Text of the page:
Mr Ikaraoha said PrEP is readily available only in some supported facilities.
“There are some PEPFAR supported facilities across the country. For RISE supported facilities in five states, we provide these drugs free of charge.
“Anyone willing to take PrEP is subjected to some screening to see how eligible they are for the medication,” he said.
HIV continues to be a major global public health issue. Data from WHO stated that in 2020, an estimated 37.7 million people were living with HIV, including 1.8 million children. Of these statistics, 6.1 million people did not know they were HIV positive.
The data also shows that 680,000 people died from HIV-related causes in 2020. It indicates that 1.5 million people were newly infected in 2020.
Since the start of the epidemic, an estimated 75.7 million people have become infected with HIV, according to data from UNAIDS.
Data also shows that the vast majority of people living with HIV are located in low and middle income countries. Of the 4,500 people who contract HIV every day in the world, 59 per cent live in sub-Saharan Africa.
East and Southern Africa remains the region most affected by HIV in the world, with 20.7 million people living with HIV and 730,000 new HIV infections in 2019.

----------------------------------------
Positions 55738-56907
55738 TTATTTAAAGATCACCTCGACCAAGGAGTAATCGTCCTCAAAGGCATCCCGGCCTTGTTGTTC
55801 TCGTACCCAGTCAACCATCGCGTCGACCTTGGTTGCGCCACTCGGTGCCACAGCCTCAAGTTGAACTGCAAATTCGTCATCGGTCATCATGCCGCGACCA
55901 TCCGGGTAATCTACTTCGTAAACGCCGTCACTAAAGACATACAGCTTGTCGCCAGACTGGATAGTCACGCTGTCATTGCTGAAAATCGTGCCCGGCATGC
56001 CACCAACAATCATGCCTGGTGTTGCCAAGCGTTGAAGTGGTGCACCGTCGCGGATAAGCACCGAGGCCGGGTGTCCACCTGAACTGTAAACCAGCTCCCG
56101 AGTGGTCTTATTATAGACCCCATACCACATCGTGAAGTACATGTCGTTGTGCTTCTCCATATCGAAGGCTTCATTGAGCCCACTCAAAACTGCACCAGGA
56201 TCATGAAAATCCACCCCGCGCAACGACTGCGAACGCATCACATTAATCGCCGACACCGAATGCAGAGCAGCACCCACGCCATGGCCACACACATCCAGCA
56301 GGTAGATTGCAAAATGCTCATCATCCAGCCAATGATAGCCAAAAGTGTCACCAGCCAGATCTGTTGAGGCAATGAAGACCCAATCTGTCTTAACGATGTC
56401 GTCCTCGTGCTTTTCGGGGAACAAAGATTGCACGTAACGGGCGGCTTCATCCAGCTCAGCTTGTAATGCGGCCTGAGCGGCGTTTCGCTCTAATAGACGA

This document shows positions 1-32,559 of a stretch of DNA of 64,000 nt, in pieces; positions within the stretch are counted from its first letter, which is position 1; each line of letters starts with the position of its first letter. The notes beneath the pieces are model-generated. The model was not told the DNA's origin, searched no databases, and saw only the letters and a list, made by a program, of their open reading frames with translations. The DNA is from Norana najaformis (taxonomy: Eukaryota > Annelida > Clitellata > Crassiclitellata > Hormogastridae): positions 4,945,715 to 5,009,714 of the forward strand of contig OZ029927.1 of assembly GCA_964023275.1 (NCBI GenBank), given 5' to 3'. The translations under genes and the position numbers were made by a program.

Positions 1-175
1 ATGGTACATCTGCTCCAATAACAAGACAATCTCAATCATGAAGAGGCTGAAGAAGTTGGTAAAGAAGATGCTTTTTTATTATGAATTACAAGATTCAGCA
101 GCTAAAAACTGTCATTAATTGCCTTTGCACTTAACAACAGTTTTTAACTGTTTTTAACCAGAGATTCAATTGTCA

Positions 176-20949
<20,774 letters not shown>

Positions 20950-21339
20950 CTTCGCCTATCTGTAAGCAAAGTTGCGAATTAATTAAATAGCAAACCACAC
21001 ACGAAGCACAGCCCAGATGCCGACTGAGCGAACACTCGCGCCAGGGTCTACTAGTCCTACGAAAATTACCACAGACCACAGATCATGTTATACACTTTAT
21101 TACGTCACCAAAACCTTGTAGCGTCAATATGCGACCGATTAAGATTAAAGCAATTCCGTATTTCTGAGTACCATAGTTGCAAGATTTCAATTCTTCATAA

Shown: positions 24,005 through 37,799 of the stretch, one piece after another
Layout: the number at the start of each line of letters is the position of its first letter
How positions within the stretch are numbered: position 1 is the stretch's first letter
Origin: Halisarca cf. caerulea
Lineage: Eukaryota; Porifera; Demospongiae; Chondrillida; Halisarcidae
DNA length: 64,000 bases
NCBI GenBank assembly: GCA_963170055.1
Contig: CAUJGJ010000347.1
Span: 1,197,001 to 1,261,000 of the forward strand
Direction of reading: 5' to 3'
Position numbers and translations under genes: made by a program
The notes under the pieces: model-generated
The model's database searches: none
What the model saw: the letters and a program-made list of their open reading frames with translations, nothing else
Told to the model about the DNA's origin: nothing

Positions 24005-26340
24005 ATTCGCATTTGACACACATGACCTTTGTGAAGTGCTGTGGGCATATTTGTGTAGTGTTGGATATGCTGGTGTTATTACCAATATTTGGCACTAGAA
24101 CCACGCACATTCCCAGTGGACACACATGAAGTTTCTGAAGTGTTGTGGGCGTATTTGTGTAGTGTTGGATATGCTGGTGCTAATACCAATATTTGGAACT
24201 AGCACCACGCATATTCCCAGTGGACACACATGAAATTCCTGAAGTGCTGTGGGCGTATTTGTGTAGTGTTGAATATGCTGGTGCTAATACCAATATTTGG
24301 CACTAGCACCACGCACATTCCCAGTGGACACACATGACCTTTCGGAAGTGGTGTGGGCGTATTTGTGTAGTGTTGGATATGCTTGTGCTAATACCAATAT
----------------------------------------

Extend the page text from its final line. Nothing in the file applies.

In Nigeria, about 1.9 million people are currently living with the disease, according to the Nigeria HIV/AIDs Indicator and Impact Survey (NAIIS).
World AIDS Day
The World AIDS Day (WAD) is celebrated December 1 every year to honour the people who have fallen to the disease as well as people living with HIV.
It is also celebrated to raise awareness on the disease and the need for people to know their status.
The theme of WAD 2021 is “End inequalities, End AIDS.” Ahead of the day, WHO said the theme is meant to highlight the growing inequalities in access to essential HIV services.
The international health agency urges global leaders and citizens to confront the inequalities that drive AIDS and to reach people who are currently not receiving essential HIV services.
In a briefing ahead of the WAD, the country director, UNAIDS Nigeria, Erasmus Morah, said tackling inequalities is a long-standing global promise, the urgency of which has only increased.
“As well as being central to ending AIDS, tackling inequalities will advance the human rights of key populations and people who are living with HIV, make societies better prepared to beat COVID-19 and other pandemics and support economic recovery and stability,” he said.
To celebrate WAD 2021, Nigeria has adopted the theme; “End inequalities, End AIDS through sustainable HIV financing in Nigeria.”